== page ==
At the ranger station, the guy who did our orientation said that the weather was really nice, so it would be a good idea to go on a hike in the afternoon if possible because no one knows what weather tomorrow will bring. I said, “We’re doing that already!” Mike said, “We should go on a longer hike just in case.” Ugh. So much for a rest day. His plan was to do the “short” 6-hour hike on the first day, the most popular 8-hour hike on the second day, and this one that’s literally 4 hours up and then 4 hours down on the way back on the last day. He’s a loon. He told me that I could skip the last day if I wanted to rest, but who rests on the LAST day of a hiking trip? That defeats the whole purpose of a rest day!

 

Mike and me along the way
Trail selfie!
The trail with blue, clear skies
Okay, so the weather was pretty perfect…

So, Mike decided that we should do the Laguna Torre hike because the trailhead was literally across the street from our hostel, and it was ONLY 6 hours, unlike the other two hikes he wanted to do. By the time we checked in and got settled and ready to go, it was about 1:15PM aka the hottest part of the day and definitely the ideal time to start a 6-hour hike (sarcasm, in case you didn’t catch that).

The hike itself really wasn’t that bad, but my feet were still killing me, and it was HOT. Even the woman who checked us in at the hostel said that it was abnormally hot, and she was ready for it to cool down again. Yeah, same. The beginning of the hike had some uphill that wasn’t too bad… except for the fact that there was no shade. I learned my lesson after the unfortunate arm-burn incident of the Torres del Paine trek day 3 and covered myself in sunscreen. Mike seems to think he’s superhuman and is fine with a little sunscreen on his face and nothing more. What is it that they say about doctors being the worst patients? I believe it.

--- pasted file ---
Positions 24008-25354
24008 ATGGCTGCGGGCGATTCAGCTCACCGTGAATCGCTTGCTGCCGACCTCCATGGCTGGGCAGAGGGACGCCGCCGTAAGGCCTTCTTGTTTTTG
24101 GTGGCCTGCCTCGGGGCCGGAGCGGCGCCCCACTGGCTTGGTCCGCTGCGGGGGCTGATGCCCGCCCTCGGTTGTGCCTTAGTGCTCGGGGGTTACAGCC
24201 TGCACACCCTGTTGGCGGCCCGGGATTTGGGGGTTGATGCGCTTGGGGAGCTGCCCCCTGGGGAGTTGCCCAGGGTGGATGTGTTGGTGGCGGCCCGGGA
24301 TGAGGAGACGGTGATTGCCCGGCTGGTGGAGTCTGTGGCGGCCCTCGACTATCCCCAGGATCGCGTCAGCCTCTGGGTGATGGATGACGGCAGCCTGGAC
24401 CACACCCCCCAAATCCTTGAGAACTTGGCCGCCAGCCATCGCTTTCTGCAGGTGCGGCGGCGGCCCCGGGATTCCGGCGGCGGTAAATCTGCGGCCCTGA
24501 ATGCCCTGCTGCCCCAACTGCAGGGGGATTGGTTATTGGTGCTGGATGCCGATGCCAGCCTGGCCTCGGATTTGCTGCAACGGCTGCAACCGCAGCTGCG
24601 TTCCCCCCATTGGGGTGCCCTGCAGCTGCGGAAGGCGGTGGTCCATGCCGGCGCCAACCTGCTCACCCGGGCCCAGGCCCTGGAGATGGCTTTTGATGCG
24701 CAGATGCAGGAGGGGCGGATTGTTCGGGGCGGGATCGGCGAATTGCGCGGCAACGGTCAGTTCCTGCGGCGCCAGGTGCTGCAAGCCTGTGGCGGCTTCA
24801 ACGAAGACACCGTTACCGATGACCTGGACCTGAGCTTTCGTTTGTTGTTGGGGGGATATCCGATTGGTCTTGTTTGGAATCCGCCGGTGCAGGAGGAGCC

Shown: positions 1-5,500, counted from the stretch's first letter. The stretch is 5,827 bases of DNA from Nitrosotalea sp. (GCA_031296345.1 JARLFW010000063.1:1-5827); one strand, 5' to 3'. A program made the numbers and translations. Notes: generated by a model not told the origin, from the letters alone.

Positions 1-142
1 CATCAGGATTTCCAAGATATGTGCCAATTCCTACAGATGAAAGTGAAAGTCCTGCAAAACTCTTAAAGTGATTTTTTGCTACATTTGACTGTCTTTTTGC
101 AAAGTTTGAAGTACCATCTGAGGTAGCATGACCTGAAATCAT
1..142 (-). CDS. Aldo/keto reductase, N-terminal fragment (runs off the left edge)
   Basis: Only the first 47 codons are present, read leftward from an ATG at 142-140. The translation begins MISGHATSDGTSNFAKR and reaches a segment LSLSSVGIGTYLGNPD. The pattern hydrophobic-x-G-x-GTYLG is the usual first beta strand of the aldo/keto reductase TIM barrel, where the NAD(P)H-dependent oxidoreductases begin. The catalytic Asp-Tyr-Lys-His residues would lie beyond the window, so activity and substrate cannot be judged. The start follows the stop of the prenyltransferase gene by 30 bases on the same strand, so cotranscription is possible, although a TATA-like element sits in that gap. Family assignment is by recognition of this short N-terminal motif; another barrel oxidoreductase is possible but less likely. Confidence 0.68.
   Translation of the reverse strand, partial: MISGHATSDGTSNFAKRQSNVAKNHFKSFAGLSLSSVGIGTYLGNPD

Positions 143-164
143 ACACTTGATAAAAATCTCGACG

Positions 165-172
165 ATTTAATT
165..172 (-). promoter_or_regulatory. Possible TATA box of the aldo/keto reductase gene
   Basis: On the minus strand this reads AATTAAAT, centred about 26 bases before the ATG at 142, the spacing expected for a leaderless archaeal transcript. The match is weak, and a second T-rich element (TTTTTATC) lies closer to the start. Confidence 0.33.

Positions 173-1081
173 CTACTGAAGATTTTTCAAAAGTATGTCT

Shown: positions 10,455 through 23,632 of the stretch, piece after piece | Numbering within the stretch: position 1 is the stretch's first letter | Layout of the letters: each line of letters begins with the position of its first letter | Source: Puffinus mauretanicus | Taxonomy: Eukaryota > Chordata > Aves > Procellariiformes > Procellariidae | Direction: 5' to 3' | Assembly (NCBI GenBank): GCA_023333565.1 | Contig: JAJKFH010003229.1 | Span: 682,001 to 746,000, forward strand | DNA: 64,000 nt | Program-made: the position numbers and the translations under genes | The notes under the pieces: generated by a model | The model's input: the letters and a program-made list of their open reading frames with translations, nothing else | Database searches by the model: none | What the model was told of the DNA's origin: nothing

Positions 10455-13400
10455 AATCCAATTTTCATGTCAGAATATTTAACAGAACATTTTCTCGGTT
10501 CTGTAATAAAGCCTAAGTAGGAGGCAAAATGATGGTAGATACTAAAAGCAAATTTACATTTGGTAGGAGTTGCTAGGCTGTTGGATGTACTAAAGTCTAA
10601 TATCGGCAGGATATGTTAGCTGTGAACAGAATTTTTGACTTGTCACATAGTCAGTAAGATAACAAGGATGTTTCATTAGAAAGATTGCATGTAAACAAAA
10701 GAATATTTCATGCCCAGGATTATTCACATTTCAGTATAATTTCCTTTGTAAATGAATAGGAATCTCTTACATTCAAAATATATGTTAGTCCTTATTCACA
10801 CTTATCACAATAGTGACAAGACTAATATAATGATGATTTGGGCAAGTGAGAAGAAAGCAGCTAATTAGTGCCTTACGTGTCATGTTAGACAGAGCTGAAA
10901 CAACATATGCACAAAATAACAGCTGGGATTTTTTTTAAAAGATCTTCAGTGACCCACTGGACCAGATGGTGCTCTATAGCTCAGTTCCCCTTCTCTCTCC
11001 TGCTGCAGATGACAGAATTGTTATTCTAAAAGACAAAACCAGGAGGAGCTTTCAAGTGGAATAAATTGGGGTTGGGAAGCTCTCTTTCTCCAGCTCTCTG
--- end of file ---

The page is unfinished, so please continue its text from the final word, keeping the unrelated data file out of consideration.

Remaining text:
Me climbing up a rocky hill
Almost at the lake… just a few more steps! Up, up, and up! (That’s me. Hi, Lara!)
A gorge along the trail
I make the “gorge”ous joke literally every time I come across a gorge, so here it is again. Ain’t this just GORGEOUS?
Green landscape with mountains and a glacier in the distance
First glimpse of the glacier!

After the start, it got much flatter and much shadier for the entire middle stretch of the hike. That was a welcome break! And then, after a tiny uphill, we made it to the lake! Laguna Torre, with its breathtaking waters the color of very milked-down coffee. Yeah, it was kind of gross looking. If that was the main attraction of the hike, I would have said, “NOPE not worth it.” But, you’re really there for the glacier at the far end of the lake.

Tree-shaded trail
There’s nothing better than a tree-covered path
Glacier in the distance with a nice, shaded trail in the foreground
We were definitely thankful for that shade along the trail!
The brown, murky lake
Check out that crystal clear water… yum…
Panoramic picture of the lake and surrounding mountains
It’s still pretty awesome, though.
Laguna Torre with the glacier in the background
Spot the glacier!